difficult factor for them was the rate of delivery. The least difficult factor was the
rhythm.
For research question 2, the high ability listeners indicated that the rate of
delivery was the factor that caused most difficulty while the low ability listeners
reported that the lack of vocabulary was most difficult to them. This finding is
congruent with the findings of Lynch (2009, p. 48) that one obstacle for listening
comprehension is limited vocabulary or knowledge of academic terms. It is also
congruent with the findings of Velika (2007, p. 19) that listeners background
knowledge can facilitate understanding.

Conclusion and implications


This study aimed to investigate the difficulties university students experience
in regard to listening comprehension and to compare differences between high
and low ability listeners in relation to the perceived difficulties with listening
comprehension. The results show that students face many difficulties including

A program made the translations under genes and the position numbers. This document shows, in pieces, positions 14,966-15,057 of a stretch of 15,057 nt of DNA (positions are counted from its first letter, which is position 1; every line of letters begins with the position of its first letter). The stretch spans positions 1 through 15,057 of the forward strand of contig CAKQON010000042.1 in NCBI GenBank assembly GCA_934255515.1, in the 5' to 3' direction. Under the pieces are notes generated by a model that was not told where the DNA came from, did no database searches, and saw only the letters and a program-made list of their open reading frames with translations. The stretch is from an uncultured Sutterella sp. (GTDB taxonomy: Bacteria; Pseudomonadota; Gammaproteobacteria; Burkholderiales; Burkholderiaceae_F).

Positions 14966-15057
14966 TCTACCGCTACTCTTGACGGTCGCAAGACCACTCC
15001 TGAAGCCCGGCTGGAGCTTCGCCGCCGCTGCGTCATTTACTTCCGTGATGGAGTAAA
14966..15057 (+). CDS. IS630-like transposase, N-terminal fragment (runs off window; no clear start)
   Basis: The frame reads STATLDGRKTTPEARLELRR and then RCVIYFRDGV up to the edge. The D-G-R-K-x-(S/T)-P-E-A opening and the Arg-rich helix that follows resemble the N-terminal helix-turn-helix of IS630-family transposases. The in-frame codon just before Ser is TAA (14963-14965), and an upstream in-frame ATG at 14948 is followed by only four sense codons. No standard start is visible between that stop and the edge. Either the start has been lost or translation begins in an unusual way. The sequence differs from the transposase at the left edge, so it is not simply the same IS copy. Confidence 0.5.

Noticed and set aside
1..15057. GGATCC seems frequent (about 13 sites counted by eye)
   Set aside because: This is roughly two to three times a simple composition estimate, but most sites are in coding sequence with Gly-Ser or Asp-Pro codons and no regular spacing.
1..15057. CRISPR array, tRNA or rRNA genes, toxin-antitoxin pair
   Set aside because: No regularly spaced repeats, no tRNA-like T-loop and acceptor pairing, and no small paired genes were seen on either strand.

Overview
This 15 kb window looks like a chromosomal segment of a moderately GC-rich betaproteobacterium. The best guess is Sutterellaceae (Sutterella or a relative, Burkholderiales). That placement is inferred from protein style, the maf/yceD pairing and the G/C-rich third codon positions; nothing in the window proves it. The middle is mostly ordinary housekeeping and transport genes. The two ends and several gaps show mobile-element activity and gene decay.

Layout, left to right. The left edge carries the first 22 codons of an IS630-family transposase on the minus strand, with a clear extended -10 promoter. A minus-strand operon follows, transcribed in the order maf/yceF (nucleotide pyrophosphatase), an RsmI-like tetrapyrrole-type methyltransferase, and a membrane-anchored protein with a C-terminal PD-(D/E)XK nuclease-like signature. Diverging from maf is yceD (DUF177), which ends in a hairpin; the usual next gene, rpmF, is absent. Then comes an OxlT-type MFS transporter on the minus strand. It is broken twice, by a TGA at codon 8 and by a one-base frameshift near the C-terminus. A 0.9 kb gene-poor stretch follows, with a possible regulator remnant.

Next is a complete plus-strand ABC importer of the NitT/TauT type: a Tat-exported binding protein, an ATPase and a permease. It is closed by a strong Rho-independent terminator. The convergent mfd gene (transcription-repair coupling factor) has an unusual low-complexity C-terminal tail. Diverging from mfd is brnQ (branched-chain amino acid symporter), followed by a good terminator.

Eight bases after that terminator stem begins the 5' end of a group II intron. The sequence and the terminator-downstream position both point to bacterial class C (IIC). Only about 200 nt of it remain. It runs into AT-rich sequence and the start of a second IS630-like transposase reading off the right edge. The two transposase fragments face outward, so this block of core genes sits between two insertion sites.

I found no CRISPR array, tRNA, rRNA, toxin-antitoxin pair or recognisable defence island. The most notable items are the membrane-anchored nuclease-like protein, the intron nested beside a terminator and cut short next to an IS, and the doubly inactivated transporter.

rate of delivery, vocabulary, phonological and syntactic reduction, degree of redundancy.
Although this study was conducted with the students studying law and police activity, the results can be applied to students in other programmes such as
law and state border guard. Low ability listeners emphasised the rate of delivery
and recognition of vocabulary, because the results of this study indicate that
these difficulties are the major factors affecting their understanding of spoken
English.
In the future the research methods could be triangulated, i.e. classroom observation and English listening tests could be included.

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References
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Aura Stepanovien
Faculty of Public Safety, lecturer in
Department of Humanities
Fields of scientific interests: ESP, learner
training, legal English translation
Faculty of Public Security,
Mykolas Romeris University
V.Putvinskio St.70, LT-44211 Kaunas,
Lithuania
ausramru@gmail.com

Aura Stepanovien
Vieojo saugumo fakulteto
Humanitarini moksl katedros lektor
Mokslini interes sritys: angl kalba
specifiniais tikslais, besimokanij
mokymas, teisins angl kalbos vertimas
Mykolo Romerio universitetas,
Vieojo saugumo fakultetas
V.Putvinskio g. 70, LT-44211 Kaunas,
Lietuva
ausramru@gmail.com